Christian Koeck, professor
Published 15 December 2014; BMJ 2014;349:g7485
The price of ignoring the shadow
The price of ignoring the shadow
"The human capacity to understand the world is truly astonishing. What began with a taste of the fruit from the “tree of good and evil,” has developed into our unlimited capacity to separate, differentiate, define, and analyse. Consequently, the natural sciences have handed humanity previously unimaginable powers to control and shape the world. In the words of Susan Sontag, we have expanded the boundaries of the kingdom of the well and gained control of significant parts of the kingdom of the sick.1
To make this possible, society has provided vast resources to the medical sector and given physicians powers no other profession has: to open the human body, to prescribe potentially lethal substances, and to cut, pierce, and replace organs and body parts. With great powers come great responsibilities and fears. In the “Role of fear in overdiagnosis and overtreatment,” Iona Heath eloquently described the everyday inner conflicts of patients and doctors.2 I want to build on her analysis by exploring the interactions between society and medicine and between patient and doctor.
Analytical psychology teaches us that any need or feeling is balanced by a complementary quality. Early in life we learn that some behaviours are rewarded and make us successful while others are punished or provide no benefits. We develop behaviours that are related to success and suppress those that aren’t. Suppressed feelings become hidden in the unconscious, what jungian analysts call “the shadow.”3
Our ability to separate, define, and categorise underpins our scientific advances. But to survive as human beings we also need to connect and relate. While our scientific abilities make us powerful, our human needs (their shadow) limit our freedom and make us dependent. The complementary feelings to power and control are helplessness and weakness.
Sickness and the inevitability of death trigger fears of loss of control and power. To cope with that fear, modern society has colluded with modern medicine to promise that disease can be defeated and death postponed, if not avoided. The same applies to the relationship between patient and doctor. Patients yield up power to physicians because one has knowledge and the other is apparently ignorant. Doctors decide and patients follow. Consequently, the patient-doctor interaction is unbalanced, encounters are short, and communication is replaced by diagnostic intervention. The information patients could provide is ignored, devalued, and not used in the search for treatments appropriate to that patient.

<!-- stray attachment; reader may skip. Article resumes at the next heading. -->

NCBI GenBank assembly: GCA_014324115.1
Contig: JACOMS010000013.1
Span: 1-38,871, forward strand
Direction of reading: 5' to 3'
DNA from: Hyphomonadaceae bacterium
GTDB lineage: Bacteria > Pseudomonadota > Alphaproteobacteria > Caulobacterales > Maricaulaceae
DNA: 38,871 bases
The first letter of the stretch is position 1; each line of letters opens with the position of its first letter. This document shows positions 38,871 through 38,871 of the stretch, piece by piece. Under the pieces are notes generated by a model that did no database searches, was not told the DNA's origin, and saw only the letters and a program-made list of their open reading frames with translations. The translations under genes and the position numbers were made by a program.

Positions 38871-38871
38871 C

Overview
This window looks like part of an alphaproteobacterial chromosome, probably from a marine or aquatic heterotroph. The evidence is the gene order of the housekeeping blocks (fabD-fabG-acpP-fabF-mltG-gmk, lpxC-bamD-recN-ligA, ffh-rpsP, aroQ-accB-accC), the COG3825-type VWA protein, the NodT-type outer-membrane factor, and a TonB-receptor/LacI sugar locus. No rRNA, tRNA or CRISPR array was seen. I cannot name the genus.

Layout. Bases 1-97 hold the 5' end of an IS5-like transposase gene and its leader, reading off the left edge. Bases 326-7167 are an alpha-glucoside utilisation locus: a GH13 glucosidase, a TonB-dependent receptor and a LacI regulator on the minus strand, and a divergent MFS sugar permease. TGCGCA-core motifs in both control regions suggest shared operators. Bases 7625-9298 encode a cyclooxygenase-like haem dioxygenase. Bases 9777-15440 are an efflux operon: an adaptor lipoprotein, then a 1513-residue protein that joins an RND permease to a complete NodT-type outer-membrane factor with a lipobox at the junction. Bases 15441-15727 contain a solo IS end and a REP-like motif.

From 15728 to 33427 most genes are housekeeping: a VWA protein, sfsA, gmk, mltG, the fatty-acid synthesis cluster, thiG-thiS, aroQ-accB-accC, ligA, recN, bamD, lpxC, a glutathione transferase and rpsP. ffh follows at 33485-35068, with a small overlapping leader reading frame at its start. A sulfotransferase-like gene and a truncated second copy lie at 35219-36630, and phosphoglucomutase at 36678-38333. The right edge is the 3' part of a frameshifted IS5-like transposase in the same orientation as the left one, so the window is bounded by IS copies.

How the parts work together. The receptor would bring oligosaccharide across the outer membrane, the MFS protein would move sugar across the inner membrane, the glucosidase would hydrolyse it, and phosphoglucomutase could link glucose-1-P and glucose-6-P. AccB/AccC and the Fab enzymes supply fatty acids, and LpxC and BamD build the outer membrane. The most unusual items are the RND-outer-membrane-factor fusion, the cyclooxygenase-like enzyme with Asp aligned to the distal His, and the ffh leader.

Although treatment decisions should be reached co-creatively between experts (one in medical knowledge, the other in the needs and desires of the specific person), communication often runs only from provider to patient. As a result, the disease is isolated from the patient. Separating and categorising are useful skills when analysing problems, but they are not enough when searching for the right treatment for individuals. Relatedness, empathy, and an understanding of co-dependency are necessary for this.
Both sides pay a high price for this unbalanced interaction. Patients often do not receive optimal treatment because their knowledge is never used and their needs and abilities have never been fully understood. Disconnected from their disease and care process, they may be unable to follow the treatment and are consequently labeled non-compliant.
In their turn, doctors feel overwhelmed and suffer from depression, substance misuse, and the highest rates of suicide among the academic professions.4 5 6 From a psychoanalytical perspective, this is unsurprising. Tremendous powers are being given both to the profession as a whole and to individual doctors. But with the power comes the shadow—the complementary fear of failure and feelings of loneliness, isolation, and being overwhelmed.
It is right to be impressed by what medicine can achieve, to feel soothed and calmed by its power to heal and to reduce suffering. The danger arises, however, when doctors let patients, desperate to suppress their fear of suffering and death, seduce them into taking on responsibilities they cannot bear and powers they cannot handle.
It separates patients from their care and leaves doctors in danger of isolation, exhaustion, and unbearable fears of failure. Instead patients need to be handed back the responsibility for their own bodies and diseases. Doctors can provide only help, not salvation.
Healthcare professionals need to recognise their limits and truly accept that disease and death are part of the human condition. They need to understand that successful provider-patient interaction is a co-creative process, involving two experts, interacting on the same level of hierarchy but with different skills. And they need to resist the grandiose expectation that no human can fulfill: the power to defeat suffering and death."